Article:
Table of Contents
2: Location, Borders, and Lakes
3: Geologic Structure and Landforms
6: Pre-historic and Early Historic Settlements
7: Survey Systems
8: Southern Hamlets, Villages, and Towns
9: Mennonite and Hutterite Settlements
10: First Nations Settlements
11: Northern Settlements
12: The Southern Cities
13: Mining and Oil Extraction
15: Industry / Manufacturing
16: Water Resources
17: Parks, Recreation, Sports
18: Transport and Communications: Past and Present
19: Legal Issues and Law Enforcement
12: The Southern Cities
Click for chapter introduction
All except one of Manitoba’s cities (Flin Flon) are located in the south. They range enormously in size from the newest, Winkler (9,106 in 2006) to Winnipeg, the capital city that has a greater population (633,451 in 2006) than all the others combined. Cities vary in form and function. Winkler, Selkirk, Portage la Prairie, Brandon and Winnipeg can be regarded as railway cities in that significant elements of their layout are railway determined. Also Selkirk, Winnipeg, Portage la Prairie and Brandon are river cities owing their existence in part to their location on the Red and Assiniboine Rivers. Steinbach is unusual in that it is not on a railway line. Its original layout was determined by a small northwest flowing stream (Steibach Creek); the result is similar to the pattern in Dauphin. In all cases development has spread beyond the original core with residential bays and crescents and some industrial areas near the fringes. The long lots based on its three rivers—the Red, Assiniboine, and Seine--profoundly influence Winnipeg’s road pattern. Numerous railway lines (past and present) are also influential in the layout of the capital.
12.21: Southern Winnipeg in 1948
This large-scale photo of southern Winnipeg shows very clearly the influence of the long lot system on land holdings and road pattern systems and also illustrates the usefulness of old photos. East of the Red 1 in the St. Vital area narrow fields run back from the river in a west-southwest/east-northeast direction 2. The same influence can be seen west of the river, but some amalgamation of lots has occurred resulting in greater distances between field boundaries and roads.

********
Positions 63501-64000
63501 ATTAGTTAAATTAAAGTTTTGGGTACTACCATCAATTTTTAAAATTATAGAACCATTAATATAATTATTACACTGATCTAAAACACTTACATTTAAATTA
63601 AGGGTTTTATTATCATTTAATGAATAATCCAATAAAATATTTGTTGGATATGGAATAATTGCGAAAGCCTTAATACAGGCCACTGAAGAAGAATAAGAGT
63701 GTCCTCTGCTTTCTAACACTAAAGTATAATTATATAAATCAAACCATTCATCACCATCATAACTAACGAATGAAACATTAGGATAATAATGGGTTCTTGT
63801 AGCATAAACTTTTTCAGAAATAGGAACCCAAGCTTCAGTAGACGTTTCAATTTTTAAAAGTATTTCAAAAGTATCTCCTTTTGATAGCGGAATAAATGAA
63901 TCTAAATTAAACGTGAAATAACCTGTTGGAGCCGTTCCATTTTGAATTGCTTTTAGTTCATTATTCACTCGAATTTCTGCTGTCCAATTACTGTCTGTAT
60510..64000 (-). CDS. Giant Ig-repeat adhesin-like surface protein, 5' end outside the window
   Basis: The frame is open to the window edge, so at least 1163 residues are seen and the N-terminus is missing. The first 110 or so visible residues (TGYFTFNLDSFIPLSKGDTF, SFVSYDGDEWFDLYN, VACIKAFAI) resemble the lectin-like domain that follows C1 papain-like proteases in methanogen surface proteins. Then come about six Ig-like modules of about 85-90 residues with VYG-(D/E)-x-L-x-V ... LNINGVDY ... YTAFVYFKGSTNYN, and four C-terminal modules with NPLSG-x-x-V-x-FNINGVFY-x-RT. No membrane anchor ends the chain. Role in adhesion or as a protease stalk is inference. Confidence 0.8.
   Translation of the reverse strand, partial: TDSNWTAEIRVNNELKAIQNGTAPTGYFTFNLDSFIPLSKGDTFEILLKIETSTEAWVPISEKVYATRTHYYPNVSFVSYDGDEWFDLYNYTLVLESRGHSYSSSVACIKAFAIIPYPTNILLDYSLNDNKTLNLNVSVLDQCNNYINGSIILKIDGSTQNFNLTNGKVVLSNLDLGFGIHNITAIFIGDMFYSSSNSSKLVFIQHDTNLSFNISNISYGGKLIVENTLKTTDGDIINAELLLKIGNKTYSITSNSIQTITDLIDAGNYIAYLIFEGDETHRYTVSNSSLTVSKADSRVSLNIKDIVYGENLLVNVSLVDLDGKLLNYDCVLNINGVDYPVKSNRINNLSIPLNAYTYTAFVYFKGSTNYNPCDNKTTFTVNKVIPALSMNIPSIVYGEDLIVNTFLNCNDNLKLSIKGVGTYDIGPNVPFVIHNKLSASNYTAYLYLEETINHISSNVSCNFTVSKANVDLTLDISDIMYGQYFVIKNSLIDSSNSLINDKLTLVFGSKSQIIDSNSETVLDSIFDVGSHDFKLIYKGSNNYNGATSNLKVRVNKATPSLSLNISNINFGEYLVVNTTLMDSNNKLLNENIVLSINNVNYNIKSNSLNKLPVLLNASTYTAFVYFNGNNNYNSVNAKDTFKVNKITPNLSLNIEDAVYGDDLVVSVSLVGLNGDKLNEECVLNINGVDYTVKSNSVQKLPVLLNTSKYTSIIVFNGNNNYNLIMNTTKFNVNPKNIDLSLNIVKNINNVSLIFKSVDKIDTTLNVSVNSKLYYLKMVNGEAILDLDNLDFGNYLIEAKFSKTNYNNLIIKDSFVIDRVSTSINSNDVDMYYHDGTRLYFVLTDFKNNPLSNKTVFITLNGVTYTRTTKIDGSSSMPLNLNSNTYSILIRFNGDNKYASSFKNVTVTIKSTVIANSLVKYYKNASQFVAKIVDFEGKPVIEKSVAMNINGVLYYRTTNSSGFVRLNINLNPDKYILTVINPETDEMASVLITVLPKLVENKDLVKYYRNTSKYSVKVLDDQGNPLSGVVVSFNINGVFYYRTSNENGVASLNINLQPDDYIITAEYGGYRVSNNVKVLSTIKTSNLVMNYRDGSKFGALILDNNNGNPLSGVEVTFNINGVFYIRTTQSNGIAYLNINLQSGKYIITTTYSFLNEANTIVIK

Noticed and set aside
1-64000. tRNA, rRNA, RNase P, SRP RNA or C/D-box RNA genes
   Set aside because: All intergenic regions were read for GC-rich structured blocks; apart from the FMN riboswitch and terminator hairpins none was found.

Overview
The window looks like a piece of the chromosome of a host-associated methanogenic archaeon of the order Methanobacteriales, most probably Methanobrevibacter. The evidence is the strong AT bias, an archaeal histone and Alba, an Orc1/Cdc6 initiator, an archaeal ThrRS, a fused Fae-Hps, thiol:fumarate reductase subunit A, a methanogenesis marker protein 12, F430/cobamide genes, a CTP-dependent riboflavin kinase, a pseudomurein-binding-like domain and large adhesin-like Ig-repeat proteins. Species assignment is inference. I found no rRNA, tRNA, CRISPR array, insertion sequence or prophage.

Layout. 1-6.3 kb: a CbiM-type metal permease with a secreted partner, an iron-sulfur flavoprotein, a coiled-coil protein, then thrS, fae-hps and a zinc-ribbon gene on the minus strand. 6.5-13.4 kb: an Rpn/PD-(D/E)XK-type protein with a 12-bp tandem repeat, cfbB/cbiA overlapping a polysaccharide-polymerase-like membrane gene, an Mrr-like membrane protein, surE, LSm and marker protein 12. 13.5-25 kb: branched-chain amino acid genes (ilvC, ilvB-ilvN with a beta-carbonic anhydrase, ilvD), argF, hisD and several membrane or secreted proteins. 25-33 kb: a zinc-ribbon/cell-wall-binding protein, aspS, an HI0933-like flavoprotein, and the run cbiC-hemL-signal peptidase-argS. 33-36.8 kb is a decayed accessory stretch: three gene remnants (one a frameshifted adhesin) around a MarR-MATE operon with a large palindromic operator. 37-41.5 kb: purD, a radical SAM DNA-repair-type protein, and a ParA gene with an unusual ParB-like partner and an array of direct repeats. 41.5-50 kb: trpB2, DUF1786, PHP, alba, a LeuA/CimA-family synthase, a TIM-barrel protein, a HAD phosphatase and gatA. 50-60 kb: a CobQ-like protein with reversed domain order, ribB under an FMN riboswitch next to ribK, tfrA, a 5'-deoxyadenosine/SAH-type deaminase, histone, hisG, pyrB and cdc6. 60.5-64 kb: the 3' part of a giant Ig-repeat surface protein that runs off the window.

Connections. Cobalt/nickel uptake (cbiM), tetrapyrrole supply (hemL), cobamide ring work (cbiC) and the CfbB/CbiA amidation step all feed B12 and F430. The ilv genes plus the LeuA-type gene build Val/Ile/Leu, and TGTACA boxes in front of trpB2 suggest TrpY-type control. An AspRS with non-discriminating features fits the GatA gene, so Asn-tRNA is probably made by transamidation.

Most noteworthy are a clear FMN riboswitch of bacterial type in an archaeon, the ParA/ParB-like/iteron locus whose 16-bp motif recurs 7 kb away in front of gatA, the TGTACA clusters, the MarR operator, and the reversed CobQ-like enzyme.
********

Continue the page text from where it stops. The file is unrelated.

At the time the photo was taken the area was mainly residential with some small-scale farming. Numerous single-family dwellings are strung out along the roads, especially east of the Red 3. Parks and golf courses occupy a significant percentage of the land, for example, St. Vital Park 4 with a cemetery to the south 5, Dakota Park 6, River Road Park 7, Normand Park 8, and Southwood Golf and Country Club 9. The University of Manitoba campus is located at the neck of a large Red River meander 10 with small experimental plots to the west 11.
Two roads roughly parallel the Red River: in the west is Pembina Highway 12 that becomes PTH 75, and to the east is St. Mary’s Road 13 that becomes PR 200.
The photo is old and illustrates the usefulness of air photos in preserving historical information and detecting changes of land use. For example, much of the area east of the river is now filled in by roads (not following the long lot pattern) and houses. Also Bishop Grandin Boulevard 14 continues west to cross the Red on the Fort Garry Bridge (at 15 on the photo) and joins Pembina Highway just north of its intersection with University Crescent 16. From there it continues west to Kenaston Boulevard (off the photo). St. Vital Shopping Centre 17 is now located southeast of the junction of St. Mary’s Road and Bishop Grandin Boulevard, and University Stadium is located where the experimental plots 11 are located on this photo.
Figure 12.21: Southern Winnipeg in 1948
Vertical air photograph: A11667-98
Flight height: 8,740; lens focal length: 6 inches
Scale: 1:17,000 (approx.)
Date: August 18, 1948
Location: Township 9 and 10; Range 3E
Map sheets: 1:250,000 62H Winnipeg
1:50,000 62H/14 Winnipeg